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Talking torque

Discussion in 'Technical and Troubleshooting Torque' started by mav, Nov 25, 2010.

  1. when a service manual says something like

    "Tightening Torque - 105Nm (10.5 m kg)"

    I'm assuming they mean to use a torque wrench?

    Are they a simple, straightforward to use tool? I don't own one 9or ever used one) but Supercheap has this


    and this


    alternatively these



    do they all do the same thing?
  2. The second two are impact wrenches, very different.

    I would spend a minimum of $100 on a torque wrench, brands like Sidchrome, or Kincrome minimum.

    Make sure the operating range is relevant to your bike, ie a torque wrench that does 100-300 foot pounds won't be relevant if your bolts only need to be torqued to 50 foot pounds max.

    The more money you spend, the more accurate the wrench will be, & some of the cheaper ones aren't very accurate at low & high settings, something to be aware of.

    Yes, they are usually very easy to use, just set the wrench to the required setting (in your service manual) & turn until it clicks.

  3. sounds easy...thanks MV

    what's an expected price range for SidChrome? ~$100?
  4. For bolts and nuts found on most bikes that require a more exacting torque setting, a decent quality 1/4 or 3/8" drive torque wrench is all you will ever need.
    1/2" is usually too big to have the finer settings required of the smaller 8-10mm bolts found on bikes, and its not really going to make a big difference if a 30mm axle bolt is done up to 75,80,or 85 ft.lb ( 80 is the 10r's spec )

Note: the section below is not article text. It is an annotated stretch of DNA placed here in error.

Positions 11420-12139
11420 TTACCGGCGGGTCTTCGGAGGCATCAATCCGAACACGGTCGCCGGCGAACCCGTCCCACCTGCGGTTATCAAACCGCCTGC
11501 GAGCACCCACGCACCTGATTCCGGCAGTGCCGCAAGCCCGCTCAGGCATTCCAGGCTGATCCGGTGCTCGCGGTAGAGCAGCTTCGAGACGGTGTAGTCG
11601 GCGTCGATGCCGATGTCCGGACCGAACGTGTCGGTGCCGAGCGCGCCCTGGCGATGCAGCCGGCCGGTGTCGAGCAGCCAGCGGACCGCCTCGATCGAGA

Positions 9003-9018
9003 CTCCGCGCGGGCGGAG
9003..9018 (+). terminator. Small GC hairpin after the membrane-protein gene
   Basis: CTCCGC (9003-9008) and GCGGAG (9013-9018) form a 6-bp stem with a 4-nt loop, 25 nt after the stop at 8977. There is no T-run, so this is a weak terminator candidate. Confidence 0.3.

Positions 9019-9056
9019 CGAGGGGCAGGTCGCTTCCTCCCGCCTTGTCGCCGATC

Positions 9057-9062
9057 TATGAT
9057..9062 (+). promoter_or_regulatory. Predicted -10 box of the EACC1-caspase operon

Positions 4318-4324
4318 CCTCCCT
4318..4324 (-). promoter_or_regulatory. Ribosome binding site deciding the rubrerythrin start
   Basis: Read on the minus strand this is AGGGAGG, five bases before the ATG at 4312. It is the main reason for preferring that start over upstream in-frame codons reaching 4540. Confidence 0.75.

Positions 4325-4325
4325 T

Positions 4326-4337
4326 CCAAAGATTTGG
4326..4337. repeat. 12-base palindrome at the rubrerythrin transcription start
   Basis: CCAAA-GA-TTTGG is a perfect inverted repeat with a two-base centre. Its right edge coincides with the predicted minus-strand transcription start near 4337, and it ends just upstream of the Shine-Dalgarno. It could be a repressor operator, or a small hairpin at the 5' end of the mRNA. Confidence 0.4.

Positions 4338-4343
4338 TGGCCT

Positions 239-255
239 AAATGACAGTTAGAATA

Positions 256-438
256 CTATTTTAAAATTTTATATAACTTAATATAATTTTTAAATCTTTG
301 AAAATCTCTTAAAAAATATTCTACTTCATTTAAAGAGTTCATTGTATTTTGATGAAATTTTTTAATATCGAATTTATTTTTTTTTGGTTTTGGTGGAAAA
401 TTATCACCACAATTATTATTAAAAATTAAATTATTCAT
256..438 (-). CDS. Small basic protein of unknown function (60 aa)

I would suggest places like 'all tools' or similar engineering tool shops in preference to supercrap...that's before any prejeduce caused by their bs ads slagging motorcycling.
  5. Prices get rather scary though for higher end torsion type ones, but they are accurate.

    The ones that click are OK for the average joe working on their vehicles occasionally but they will become less accurate over time.

    I think I paid $79 for a Kincrome.
  6. I'd also recommend somewhere else. Repco are usually pretty good to deal with and generally have a good selection of quality gear.

    I do without a torque wrench, just doesn't seem neccessary once you've got a bit of experience. Not saying don't get one, just that I don't use one. And yes, I've rebuilt engines and they didn't come apart afterwards :D

    - boingk
  7. Although I'd avoid SuperCrap products, anything of moderate quality (Kinchrome etc.) will do the needful. In many cases, like casing bolts, cylinder head nuts etc, the absolute number is less important than uniformity. Whilst many torque wrenches may be out a bit in their calibration, the repeatability of anything with a reasonable brand name should be pretty good, and that's what you really need.

    I'd agree with the other posters that 1/4" or 3/8" is the way to go. The only place you're likely to need the capacity of a 1/2" is axle nuts and, for those, standing on the end of a breaker bar will generally do :D.